3D Printing — Pegs Links and Clips

Plastic connectors are ubiquitous in mass manufacturing, as clips, flexures, screws, etc.

They’re useful in this context because they can enable simplification of the manufacturing process. Supplying mono-materials for assembly by the end user is easier to fabricate, allows for adaptation and repair, as well as better disassembly and recycling.

However while these are easy to manufacture by processes such as injection moulding, they’re tricky to make using digital fabrication tools.

Some initial experiments

3D printed PLA, and also a test with laser-cut plywood

Mating fasteners

These make use of a ridge in the male part and a flexure in the female part, however, this particular test was too weak and snapped quickly.

An early test making a flexible link to tie too layers of fabric together. This shows some promise, though perhaps it would be worth trying some materials other than PLA.


For the pegboard pocket. Again, these make use of a ridge and flexure to allow the peg to be inserted, but hold tight against the back of the pegboard. They do work, but could they stand up to repeated use?

Viable fabrication

While one part can be printed in reasonable prototyping quality in about 30 minutes, quality, print time, finishing work, and probably mechanical properties are all inadequate for any kind of batch fabrication process.

Printing more than one at once

The CR-10 printer has a large print head, which makes sequential printing tricky. (I need to look further into this.) So I’m trying to print multiple copies at once, layer by layer. This results in bad ‘stringing’ artefacts.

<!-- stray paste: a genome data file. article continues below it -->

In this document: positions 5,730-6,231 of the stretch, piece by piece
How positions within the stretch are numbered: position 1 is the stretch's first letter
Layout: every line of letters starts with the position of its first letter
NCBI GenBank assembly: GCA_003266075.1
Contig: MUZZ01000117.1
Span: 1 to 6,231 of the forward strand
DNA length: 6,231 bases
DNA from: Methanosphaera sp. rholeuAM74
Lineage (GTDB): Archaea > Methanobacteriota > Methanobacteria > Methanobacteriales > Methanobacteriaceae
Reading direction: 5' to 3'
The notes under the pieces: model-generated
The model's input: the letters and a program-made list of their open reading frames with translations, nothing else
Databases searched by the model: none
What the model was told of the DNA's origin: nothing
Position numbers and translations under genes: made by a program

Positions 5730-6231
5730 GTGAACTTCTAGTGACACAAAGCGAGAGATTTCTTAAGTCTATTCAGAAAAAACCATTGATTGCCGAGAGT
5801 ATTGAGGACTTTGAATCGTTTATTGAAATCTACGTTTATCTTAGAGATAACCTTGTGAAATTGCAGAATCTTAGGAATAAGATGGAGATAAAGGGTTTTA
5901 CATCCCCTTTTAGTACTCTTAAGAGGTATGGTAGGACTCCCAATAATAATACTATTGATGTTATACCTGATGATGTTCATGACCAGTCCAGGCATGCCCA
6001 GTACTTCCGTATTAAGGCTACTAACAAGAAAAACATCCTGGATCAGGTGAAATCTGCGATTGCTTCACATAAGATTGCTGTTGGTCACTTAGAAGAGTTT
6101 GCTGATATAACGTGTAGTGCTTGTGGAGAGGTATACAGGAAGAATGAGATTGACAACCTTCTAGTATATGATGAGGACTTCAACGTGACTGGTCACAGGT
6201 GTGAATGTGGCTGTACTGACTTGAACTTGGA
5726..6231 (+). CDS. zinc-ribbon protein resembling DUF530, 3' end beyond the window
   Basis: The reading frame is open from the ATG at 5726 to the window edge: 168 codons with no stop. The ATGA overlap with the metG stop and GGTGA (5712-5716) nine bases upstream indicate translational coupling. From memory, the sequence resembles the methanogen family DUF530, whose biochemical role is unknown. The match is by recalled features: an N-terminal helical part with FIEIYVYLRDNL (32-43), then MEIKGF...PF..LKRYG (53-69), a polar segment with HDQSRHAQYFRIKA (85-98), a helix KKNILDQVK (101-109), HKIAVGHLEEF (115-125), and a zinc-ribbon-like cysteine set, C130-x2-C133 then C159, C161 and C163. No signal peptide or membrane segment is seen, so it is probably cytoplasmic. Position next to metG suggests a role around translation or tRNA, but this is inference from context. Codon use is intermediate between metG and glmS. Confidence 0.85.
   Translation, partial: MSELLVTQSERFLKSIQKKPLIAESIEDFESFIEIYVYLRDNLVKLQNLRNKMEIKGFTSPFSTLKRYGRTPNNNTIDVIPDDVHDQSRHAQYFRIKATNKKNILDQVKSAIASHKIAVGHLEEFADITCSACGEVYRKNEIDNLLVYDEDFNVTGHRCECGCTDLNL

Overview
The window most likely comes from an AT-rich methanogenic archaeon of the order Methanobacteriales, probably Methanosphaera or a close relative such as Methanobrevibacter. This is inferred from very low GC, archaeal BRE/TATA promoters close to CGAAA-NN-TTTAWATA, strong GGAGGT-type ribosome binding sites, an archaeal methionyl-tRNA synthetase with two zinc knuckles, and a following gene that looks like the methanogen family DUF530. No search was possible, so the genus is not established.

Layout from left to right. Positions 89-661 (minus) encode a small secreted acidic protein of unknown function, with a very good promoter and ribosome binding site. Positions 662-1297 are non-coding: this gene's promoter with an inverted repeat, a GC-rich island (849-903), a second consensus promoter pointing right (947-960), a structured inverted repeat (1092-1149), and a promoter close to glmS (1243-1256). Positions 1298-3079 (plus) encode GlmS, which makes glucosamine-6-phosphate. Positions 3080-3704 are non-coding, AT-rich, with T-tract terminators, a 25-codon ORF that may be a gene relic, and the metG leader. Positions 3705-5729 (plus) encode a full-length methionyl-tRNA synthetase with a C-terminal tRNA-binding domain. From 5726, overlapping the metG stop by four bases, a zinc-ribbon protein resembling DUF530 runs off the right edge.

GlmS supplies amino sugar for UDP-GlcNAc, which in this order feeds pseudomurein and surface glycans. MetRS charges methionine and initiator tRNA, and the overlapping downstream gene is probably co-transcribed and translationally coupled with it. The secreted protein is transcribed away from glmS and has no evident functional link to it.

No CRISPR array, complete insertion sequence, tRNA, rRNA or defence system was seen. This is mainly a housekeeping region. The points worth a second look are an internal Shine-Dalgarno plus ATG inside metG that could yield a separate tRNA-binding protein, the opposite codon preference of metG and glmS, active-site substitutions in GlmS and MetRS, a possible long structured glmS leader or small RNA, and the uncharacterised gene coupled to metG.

After some research, I’m adjusting print settings to see if this can be improved.


I tried these changes, with only a small improvement:

Then I tried adjusting temperature and speed settings:

This made a much bigger difference to quality, though it did also slow down print time. These two pegs (approx 15 mm high) took 20-30 minutes to print:

They still need cleanup after printing, but this an improvement.

In the meantime, I’m also looking at other ways to fabricate these parts, specifically milling a pre-mould, casting a silicone mould and then casting resin parts from that.

Further reading

This article – How to design Snap-fit Joints for 3D Printing – has lots of good pointers, particularly on printing methods:

FDM — Cheap and effective way of manufacturing snap-fit connections but lower accuracy than other printing methods. When printing with FDM it is recommended to use strain resistant materials such as ABS, Nylon and TPU. SLS — SLS is suitable for printing functional snap-fit prototypes or end use parts that will be opened and closed many times. For maximum tear resistance consider using an SLS Nylon.

Also see: